Level Ground, 51. An Unusual Holy Year.

This morning I went to Santiago on a couple of errands. Since I had the entire morning free, I wandered around a bit through the old town.

I haven't been along those streets in a very long time, since before the pandemic struck. Some things have changed, like one of my favorite bakeries that made heavenly sandwiches, which is closed. Whether or not they return, I don't know. The building is being reformed, and looking in through the door, I could see tiles lined up on the floor, where the counter and cases had been, though the shelves were still there. Many other stores were shuttered. But most of them had merchandise in the window fronts, making me wonder if they would open in the afternoon, or if they simply hated Mondays. Or, if they were waiting for the crowds to return.


Because there were no crowds. There were some tourists, sticking out from the locals. Some tourist guides were leading their groups near the seminary, and in the Praza do Obradoiro in front of the main entrance to the cathedral. But the majority of the people were locals or people like me from nearby villages and towns. 

This is the Jacobean Holy Year because the 25th of July, the day of the Apostle St. James, falls on a Sunday. Normally, this means that we are even more inundated with visitors and pilgrims than usual. The Pope agreed to extend the Holy Year until the end of 2022, so that everyone who wants to, can make the pilgrimage (read that, he caved in to regional politicians who are looking to make a buck with the influx of masses of people). This year, the Holy Door is open. Normally, by this time of the year, when one passes through the Praza da Quintana, where it's located, one can see a line stretching out through the gate, cutting the square, then turning and sinuating around a corner out of sight. Not this year.

I went up to the door and found it and the gate empty. The only one I could see was a worker on the roofs, which are being fixed this year. I took my time, leisurely walking through, and into the apse to one side of the altar.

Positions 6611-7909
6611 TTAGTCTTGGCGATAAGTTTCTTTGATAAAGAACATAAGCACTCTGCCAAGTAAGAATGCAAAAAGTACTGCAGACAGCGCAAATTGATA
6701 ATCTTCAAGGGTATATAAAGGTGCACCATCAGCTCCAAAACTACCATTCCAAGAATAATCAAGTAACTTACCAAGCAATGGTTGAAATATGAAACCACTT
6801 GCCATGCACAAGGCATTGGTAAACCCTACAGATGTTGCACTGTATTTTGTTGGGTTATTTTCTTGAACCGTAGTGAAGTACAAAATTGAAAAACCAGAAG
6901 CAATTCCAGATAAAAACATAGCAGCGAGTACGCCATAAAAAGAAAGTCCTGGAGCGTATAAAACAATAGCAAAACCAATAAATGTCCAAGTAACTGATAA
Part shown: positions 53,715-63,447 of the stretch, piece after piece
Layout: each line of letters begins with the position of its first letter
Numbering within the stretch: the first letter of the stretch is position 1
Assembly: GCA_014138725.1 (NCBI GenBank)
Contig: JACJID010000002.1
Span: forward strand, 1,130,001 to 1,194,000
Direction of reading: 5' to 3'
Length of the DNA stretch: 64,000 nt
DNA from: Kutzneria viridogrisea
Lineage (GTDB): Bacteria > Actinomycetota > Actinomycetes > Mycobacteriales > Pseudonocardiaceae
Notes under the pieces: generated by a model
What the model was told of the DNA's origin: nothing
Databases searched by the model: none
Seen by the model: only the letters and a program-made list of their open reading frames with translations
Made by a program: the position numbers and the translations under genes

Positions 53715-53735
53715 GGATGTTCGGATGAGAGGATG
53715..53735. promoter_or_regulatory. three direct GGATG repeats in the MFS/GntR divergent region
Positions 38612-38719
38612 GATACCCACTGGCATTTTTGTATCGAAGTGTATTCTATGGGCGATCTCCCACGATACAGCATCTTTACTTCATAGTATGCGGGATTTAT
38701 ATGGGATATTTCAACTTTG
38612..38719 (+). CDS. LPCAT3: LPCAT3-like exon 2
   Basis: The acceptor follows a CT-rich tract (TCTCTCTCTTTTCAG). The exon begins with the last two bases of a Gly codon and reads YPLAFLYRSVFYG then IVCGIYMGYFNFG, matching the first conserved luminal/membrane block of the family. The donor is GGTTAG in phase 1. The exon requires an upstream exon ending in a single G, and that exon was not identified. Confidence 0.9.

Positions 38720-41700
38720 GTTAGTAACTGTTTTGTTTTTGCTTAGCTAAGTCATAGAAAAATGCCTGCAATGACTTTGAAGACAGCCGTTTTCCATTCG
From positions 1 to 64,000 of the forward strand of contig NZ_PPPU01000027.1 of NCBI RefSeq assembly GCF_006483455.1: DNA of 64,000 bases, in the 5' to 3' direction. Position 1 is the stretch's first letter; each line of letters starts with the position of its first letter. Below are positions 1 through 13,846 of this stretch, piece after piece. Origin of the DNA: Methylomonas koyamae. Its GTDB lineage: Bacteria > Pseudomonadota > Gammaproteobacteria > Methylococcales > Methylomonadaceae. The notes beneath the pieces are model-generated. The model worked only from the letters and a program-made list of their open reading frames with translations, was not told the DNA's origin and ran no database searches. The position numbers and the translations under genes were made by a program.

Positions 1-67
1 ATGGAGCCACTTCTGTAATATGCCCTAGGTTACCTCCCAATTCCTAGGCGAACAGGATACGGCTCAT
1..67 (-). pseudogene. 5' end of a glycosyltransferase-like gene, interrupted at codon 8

This was shining in all the glory of gold paint that had been cleaned in previous years. The last time I was in there, it was being restored, and was covered. There weren't many people, and most of the pews had been taken away, replaced by individual chairs spread out far and wide. Some people had already taken their spot, awaiting midday Mass. Others were walking around, but there was no sense of crowd suffocation. I found myself in front of the narrow steps leading down to the tomb of St. James. It was empty, so I entered. There was one person there, looking at the tomb, hands folded in front of him, obviously in prayer. Inside, in front of the silver box, lay a wreath of flowers with a name. Someone seemed to have thanked the Apostle for a miracle of some kind. I left leisurely, not feeling pressured to do so by crowds who wanted to come and gawk.

I then wandered to what had been the main entrance. Here, behind wooden screens, was the Pórtico da Gloria, the original entrance to the cathedral, which was later covered with another façade, the one it has presented to the world for about three hundred years. Back when it was being restored, I bought tickets for my daughter and I, and we were allowed access to the scaffolding to see the stone images close up. It was mesmerizing to see the flakes of bright paints still sticking to the stones. The center column had a place at its base where three fingers fit perfectly, after a thousand years of hands touching the stone in the same place, in the same way. Next to it, another stone had the indentation of thousands of heads banging against it, as a way to absorb some of the perfection of the master builder, Maestre Mateo. Now, touching any of the columns is off limits, and the beauty can only be seen after obtaining "invitations" from Tuesday to Saturday, from 10AM to 2PM. I don't think the main doors will ever be opened again.

When the midday Mass was beginning, I left, wandering along the old streets, where I found a pay phone that still worked! It was covered in stickers and graffitti, but, upon lifting the receiver, the little screen told me to insert my coins. Time flies, and in the last twenty years technology has advanced by leaps and bounds. Now, everyone has a phone. Still, I never thought the day would come when I would be amazed at the sight of a public pay phone.

I continued my way back to the underground garage where I had parked my car. Some stores had closed forever, others had changed their wares. An American food store couldn't withstand the pandemic, and succumbed. A bookstore that had had wonderful titles of all kinds stuffed into its small area had become a trendy clothing store, but with the lettering of the bookstore still in the window over the door. The city of bookstores has lost most of its independent booksellers. I did see, though, that the hat maker was still in business, as well as a knitting and sewing store. Both are old enough that retirement might soon creep up on the establishments, and going-out-of-business sales signs soon appear. At the moment, however, they seem to be holding on. 

Life continues. 

 



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